Because albatrosses live in remote areas and spend so much of their lives in the air, it’s hard to know how many there actually are but a project has been set up to utilise high powered satellite images to count them. At the time of the radio programme on the subject, they were having to be manually counted and this isn’t likely to be a possibility for other species, but the great size of these birds allows us to get a close look without disturbing them.
Despite the lack of numbers on the birds, scientists have noted a marked decline in numbers since the 1980s and all 22 species are considered to be threatened.
Until recently, seabirds have been able to safely assume that anything floating on the surface of the sea is edible. This is no longer the case. As I’m sure you’ve all heard, plastic in our oceans is posing a threat to all marine life, and by extension, to a lot of land life. Dissecting sea birds has given scientists an idea of what is happening out at sea… for example polystyrene breaks up easily and the bits and pieces of, say, your takeaway cup, float to the surface and mix in with the food that seabirds eat. Balloons, the kind from your birthday party, can be swallowed, or the string can entangle a bird who will slowly starve to death. They may suffocate or choke. And chemicals leaching from our plastic can enter the body of sea birds (and other animals), causing illness and death. An investigation looked at the stomach contents of albatross chicks and found identifiable plastic in the form of toothbrushes, golf balls, lighters and plastic toys alongside the microplastics.
The topic of pollution, plastics and human exploitation of, and disregard for, the sea is something that is likely to come up time and time again this month and it is not a blame filled tirade. I use a lot of plastic myself but I think it’s important to do so whilst being aware of the potential consequences. It’s easy to close our eyes and cover our ears and say we can’t do anything because the world is so big, we are so small and everyone’s doing it so why can’t we? But as we’ll see in a couple of posts time, the price we will pay for that ignorance is high.
A little late but if you’ve found the topic of birds interesting, do read on!
Articles and papers:
“Their songs, nests, mysterious migrations, even just the act of flying, all enchant, taunt, intrigue and tell of another world, ancient, important, and proceeding by non-human rules and rhythms. It is their capacity to connect, to capture our emotions, that helps make birds so enchanting.”
I apologise for the terrible title, my brain is not up to scratch at the moment…
We have all come across national birds, birds of the year and so forth. I’m sure we’re all familiar with the use of the dodo as a mascot for Mauritius and the kiwi for New Zealand. For Spain, 2018 is the year of the barn owl and in Australia, the magpie has just been voted bird of the year.
But why do we declare birds as icons of certain years or places? Well, in some cases it’s to do with conservation. In Spain, there has been a recent decline of 13% in barn owls and the species was chosen by the public to raise awareness of it’s plight.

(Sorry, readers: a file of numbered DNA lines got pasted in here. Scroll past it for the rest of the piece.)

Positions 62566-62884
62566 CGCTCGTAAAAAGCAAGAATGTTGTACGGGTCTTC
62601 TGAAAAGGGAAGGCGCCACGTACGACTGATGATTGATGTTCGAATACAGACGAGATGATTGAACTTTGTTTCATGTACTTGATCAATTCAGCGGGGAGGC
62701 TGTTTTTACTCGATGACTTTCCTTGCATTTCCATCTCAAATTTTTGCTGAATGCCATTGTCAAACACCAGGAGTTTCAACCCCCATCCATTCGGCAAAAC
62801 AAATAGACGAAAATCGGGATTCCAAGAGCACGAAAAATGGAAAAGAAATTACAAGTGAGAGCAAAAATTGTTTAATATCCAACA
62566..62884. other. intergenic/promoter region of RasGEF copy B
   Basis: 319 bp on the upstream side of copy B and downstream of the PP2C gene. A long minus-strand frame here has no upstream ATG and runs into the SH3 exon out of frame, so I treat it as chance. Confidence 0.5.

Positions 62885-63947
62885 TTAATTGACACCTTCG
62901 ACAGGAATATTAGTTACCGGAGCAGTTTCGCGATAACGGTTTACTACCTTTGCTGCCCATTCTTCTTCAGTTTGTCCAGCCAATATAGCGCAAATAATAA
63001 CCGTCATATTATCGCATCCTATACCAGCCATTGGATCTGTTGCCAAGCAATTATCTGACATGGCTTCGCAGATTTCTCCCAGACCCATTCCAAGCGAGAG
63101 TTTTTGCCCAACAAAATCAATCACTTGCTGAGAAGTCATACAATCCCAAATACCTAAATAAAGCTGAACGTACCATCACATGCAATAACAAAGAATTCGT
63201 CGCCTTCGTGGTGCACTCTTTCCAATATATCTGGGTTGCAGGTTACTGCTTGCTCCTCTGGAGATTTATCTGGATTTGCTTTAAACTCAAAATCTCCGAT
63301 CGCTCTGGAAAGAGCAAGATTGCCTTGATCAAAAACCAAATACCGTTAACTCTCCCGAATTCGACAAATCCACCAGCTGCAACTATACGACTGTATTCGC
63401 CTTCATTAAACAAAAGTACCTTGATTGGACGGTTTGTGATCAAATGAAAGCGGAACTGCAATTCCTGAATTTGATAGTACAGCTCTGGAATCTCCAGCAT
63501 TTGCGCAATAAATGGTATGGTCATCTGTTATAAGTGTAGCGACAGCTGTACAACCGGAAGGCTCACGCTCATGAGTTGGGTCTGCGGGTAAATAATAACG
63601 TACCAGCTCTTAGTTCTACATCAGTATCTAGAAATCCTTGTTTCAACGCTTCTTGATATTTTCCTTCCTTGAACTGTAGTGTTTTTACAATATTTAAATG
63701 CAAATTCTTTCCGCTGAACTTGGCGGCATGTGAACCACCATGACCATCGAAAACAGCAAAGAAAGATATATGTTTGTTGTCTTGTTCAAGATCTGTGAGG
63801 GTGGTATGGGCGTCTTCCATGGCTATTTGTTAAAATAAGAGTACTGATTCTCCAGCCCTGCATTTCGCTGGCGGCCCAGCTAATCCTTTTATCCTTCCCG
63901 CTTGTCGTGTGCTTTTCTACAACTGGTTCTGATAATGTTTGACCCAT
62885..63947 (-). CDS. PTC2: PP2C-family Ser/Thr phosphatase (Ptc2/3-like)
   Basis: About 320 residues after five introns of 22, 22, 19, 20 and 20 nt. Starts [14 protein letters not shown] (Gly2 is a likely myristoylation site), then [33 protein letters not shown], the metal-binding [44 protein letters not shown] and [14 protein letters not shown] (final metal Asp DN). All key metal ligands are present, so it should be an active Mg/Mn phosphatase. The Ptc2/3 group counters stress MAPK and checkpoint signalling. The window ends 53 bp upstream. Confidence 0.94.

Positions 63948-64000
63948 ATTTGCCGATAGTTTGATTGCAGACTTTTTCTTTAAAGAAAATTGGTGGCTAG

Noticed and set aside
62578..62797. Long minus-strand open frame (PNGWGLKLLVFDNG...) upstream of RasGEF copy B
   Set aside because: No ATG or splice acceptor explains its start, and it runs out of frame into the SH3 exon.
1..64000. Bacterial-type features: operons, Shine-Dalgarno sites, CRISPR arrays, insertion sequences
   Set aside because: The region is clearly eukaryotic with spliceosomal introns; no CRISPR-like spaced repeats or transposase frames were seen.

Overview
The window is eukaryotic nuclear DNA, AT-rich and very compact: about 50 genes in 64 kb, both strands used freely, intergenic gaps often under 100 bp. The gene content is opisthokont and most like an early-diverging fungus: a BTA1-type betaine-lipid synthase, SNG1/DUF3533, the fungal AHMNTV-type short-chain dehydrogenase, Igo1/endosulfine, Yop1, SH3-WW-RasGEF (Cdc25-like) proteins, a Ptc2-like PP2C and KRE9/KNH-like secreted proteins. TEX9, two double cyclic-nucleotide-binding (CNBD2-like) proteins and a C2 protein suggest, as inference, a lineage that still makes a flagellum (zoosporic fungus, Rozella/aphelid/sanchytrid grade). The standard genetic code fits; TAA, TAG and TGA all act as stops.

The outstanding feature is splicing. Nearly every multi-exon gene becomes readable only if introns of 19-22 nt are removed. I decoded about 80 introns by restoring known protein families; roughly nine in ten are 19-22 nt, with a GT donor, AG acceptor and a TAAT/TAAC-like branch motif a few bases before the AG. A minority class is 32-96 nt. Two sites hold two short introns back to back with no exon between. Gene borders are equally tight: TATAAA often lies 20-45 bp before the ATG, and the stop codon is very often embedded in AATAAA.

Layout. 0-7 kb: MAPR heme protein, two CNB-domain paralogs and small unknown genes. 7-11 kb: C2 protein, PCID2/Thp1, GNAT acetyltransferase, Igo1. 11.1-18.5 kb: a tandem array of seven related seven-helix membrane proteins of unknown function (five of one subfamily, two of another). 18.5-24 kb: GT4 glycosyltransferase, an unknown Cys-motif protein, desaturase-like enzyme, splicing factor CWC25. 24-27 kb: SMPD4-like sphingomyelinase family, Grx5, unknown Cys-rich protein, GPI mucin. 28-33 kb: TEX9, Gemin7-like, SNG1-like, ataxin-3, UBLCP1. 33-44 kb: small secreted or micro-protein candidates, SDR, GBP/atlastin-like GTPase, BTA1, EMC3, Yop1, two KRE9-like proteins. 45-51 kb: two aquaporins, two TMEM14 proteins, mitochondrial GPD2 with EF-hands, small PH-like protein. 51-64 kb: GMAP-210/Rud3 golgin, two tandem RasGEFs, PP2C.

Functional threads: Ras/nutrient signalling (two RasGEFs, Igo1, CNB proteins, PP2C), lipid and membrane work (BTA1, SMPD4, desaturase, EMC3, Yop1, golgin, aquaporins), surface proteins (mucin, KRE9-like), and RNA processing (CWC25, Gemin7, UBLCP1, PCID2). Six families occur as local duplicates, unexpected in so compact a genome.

If you take care of birds, you take care of the most important of the environmental problems in the world.
“In 1918 Congress passed the Migratory Bird Treaty Act to protect birds from wanton killing*. To celebrate the centennial, National Geographic is partnering with the National Audubon Society, BirdLife International and the Cornell Lab of Ornithology to declare 2018 the Year of the Bird.”
*Too late for poor Martha and her friends…
As part of this, there are new years resolutions you could make to ensure a more bird aware year and small actions you can take to #BirdYourWorld. You might also want to take part in the RSPB’s Big Garden Birdwatch on 27 – 29 January 2018.
When it comes to nations, empires and rulers, the adoption of birds as emblems has a lot to do with the power that they convey. They are used in coats of arms, seals and other prominent displays and of all the birds, the eagle has been especially popular. Perhaps it is it’s size, it’s ability to fly so high and being virtually at the top of the food chain that has marked it out for this role. Perhaps it is a sense of regalness that it engenders. It is a symbol of strength, leadership and courage. As king of the skies, it sees all and rules all.
Since 1782, the bald eagle has been used by the United States on it’s great seal. A choice which Benjamin Franklin apparently argued against, preferring the golden eagle or possibly even a turkey… Many other ideas were suggested including rattlesnakes and complicated scenes which don’t seem all that practical.
“He is a bird of bad moral character; he does not get his living honestly; you may have seen him perched on some dead tree, where, too lazy to fish for himself, he watches the labor of the fishing-hawk, and when that diligent bird has at length taken a fish and is bearing it to its nest the bald eagle pursues him and takes it from him. Besides, he is a rank coward; the little kingbird attacks him boldly. He is therefore by no means a proper emblem… For in Truth the Turkey is in Comparison a much more respectable Bird, and withal a true original Native of America. He is besides, tho’ a little vain and silly, a Bird of Courage, and would not hesitate to attack a Grenadier of the British Guards who should presume to invade his Farm Yard with a red Coat on.”
– Benjamin Franklin
Perhaps it is the depth of symbolism and folklore surrounding our feathered friends which means we chose them time after time to represent who we are, where we are and when we are. But let us hope that doing so refreshes and rejuvenates interest in our flying neighbours and increases conservation efforts for them.